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‘Giving back’ is Lynn company’s motto: Olde World Remedies plans Saugus store

This article was published 1 year(s) and 1 month(s) ago.

Olde World Remedies Company Executive Joel Rothenberg holds a sample of product in the vault of the dispensary. (Spenser Hasak)

LYNN — Olde World Remedies executives say the company has given 20 percent of its profits to charity and the remaining 80 percent to the community since first opening its doors in Lynn last year. Now, the cannabis dispensary hopes to do the same in Saugus.

Marblehead residents of about 30 years, the Rothenberg family owns and primarily operates Olde World Remedies. Alan Rothenberg is CEO and dad. Olde World Remedies is his ninth business venture and, he said, “by far the most tricky” due to the amount of industry regulation. His wife, Suzanne Rothenberg, balances mom duties and the company’s finances. Their daughter Jessica works as the company’s buyer and daughter Jillian helps market the business using social media. Their son, Joel, alongside his best friend and business partner, Sedrick Wali, manage the storefront and serve as company executives. The Rothenbergs described Wali as an honorary member who consistently has spent time with the family since first meeting Joel when they attended Boston University together.

“My kids suggested this industry and we were told it’s impossible to get into, which is one of my favorite challenges,” Alan said. “So five years later, here we are and it’s still family-run which is just an awesome experience to have all the kids working together.”

Olde World Remedies prides itself on being different from its competitors. It focuses on building relationships with other small businesses, giving employees a reasonable wage, giving back to the community, and supporting victims of wrongful cannabis incarceration. Alan said they have never said “no” to anyone asking for a charitable donation. He added that a second storefront in Saugus would “quadruple” the amount they are able to donate to local causes.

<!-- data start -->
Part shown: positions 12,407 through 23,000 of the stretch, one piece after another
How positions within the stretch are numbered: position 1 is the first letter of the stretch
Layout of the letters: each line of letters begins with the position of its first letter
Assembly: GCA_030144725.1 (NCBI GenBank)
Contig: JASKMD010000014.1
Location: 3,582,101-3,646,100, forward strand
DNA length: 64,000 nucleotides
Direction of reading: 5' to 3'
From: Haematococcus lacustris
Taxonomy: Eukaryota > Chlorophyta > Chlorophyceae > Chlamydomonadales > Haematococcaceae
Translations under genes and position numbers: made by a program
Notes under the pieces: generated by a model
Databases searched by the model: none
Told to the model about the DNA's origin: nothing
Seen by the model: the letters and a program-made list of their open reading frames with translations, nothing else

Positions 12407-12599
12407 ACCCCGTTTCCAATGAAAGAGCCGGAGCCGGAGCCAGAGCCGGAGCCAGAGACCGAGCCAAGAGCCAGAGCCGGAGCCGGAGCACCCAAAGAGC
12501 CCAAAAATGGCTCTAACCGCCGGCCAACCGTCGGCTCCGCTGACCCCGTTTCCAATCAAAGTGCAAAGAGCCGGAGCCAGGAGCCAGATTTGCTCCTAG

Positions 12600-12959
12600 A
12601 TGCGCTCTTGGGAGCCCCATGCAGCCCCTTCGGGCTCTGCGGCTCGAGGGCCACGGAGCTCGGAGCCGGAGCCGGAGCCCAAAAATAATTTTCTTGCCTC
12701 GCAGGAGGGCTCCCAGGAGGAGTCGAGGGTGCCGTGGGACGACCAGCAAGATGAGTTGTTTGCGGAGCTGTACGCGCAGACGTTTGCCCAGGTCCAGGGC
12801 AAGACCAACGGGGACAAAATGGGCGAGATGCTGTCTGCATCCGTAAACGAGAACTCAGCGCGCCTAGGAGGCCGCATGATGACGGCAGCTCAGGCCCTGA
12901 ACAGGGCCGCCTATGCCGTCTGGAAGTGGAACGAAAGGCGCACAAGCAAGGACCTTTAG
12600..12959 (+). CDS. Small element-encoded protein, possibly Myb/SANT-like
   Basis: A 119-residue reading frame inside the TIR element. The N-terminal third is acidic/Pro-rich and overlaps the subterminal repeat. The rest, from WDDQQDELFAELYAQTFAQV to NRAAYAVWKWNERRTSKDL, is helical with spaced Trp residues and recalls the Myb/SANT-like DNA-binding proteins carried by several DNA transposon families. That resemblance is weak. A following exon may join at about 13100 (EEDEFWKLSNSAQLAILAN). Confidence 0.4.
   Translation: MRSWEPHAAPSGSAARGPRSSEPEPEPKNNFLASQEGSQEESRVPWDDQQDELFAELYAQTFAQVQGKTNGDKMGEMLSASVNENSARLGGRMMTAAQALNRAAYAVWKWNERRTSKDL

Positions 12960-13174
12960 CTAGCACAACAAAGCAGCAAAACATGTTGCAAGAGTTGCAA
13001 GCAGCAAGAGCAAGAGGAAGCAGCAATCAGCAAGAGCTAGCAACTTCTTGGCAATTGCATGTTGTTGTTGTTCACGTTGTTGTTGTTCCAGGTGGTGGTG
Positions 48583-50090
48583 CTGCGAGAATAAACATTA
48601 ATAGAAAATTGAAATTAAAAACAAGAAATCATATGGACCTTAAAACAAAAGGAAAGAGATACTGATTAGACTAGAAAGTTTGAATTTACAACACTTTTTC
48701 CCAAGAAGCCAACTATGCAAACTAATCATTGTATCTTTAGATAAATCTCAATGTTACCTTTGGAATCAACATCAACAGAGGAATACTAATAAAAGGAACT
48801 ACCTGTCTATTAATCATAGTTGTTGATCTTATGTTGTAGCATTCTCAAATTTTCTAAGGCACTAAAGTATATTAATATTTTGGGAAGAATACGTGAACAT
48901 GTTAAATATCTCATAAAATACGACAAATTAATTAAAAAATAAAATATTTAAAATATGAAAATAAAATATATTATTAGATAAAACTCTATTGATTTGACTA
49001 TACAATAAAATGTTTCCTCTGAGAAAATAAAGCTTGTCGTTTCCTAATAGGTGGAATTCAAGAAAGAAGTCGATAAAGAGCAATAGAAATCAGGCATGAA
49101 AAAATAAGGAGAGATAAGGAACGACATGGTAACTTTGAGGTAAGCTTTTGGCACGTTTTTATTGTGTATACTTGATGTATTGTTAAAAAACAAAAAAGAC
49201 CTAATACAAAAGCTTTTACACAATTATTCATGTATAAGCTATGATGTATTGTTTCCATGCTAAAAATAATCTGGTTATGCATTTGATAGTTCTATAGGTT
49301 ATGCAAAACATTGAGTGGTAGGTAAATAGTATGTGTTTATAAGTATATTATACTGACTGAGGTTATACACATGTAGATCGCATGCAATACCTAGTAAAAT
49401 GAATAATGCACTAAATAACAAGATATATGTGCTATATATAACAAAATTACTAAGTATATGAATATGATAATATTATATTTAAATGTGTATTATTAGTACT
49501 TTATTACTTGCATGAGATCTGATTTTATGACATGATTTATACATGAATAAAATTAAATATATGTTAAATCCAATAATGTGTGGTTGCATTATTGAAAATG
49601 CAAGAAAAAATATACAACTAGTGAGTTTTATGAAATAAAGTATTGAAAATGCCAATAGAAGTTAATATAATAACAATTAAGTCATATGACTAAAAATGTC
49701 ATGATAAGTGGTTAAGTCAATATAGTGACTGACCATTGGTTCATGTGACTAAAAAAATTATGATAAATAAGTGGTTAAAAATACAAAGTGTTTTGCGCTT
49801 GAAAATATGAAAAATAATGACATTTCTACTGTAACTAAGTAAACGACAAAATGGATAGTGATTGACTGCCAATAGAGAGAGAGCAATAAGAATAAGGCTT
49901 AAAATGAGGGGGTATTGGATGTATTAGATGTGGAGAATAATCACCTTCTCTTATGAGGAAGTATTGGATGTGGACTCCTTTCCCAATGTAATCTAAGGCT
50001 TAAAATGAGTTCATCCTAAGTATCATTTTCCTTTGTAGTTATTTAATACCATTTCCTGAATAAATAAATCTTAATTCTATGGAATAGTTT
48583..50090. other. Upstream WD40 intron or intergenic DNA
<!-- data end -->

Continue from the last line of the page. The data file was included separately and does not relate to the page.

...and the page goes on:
“We just want to change that stereotype that cannabis companies are these big corporations coming in and stealing,” Joel said. “We want to be able to go head-to-head with them and show them that a family business can do it better.”

Joel said watching friends whose lives had been “ruined” by drugs doctors had prescribed for their anxiety and sleep apnea motivated him to enter the cannabis industry. Alan added that he liked the idea of giving an alternative to U.S. veterans struggling with pain who are often prescribed addictive medications, such as Percocets. They said they sell a cannabis balm that only two customers purchase once a month. They said they lose money by keeping the balm in their inventory, but that they wouldn’t dream of taking it off the menu because it helps those two customers with their pain.

“Knowing that there is a plant that is non-habit forming that can help with these things, I just had to get involved,” Joel said.

Olde World Remedies is also not shy about acknowledging the relationship between race and wrongful cannabis convictions. Of the company’s employees, about 80 percent identify as a minority or person of color. In October, it will host a fundraiser at Nubian Square in Boston’s Roxbury neighborhood including educational booths and a concert to benefit Black people who were wrongfully incarcerated on cannabis charges. In addition to making a donation themselves, the Rothenberg family is currently recruiting large companies to purchase tables at the event.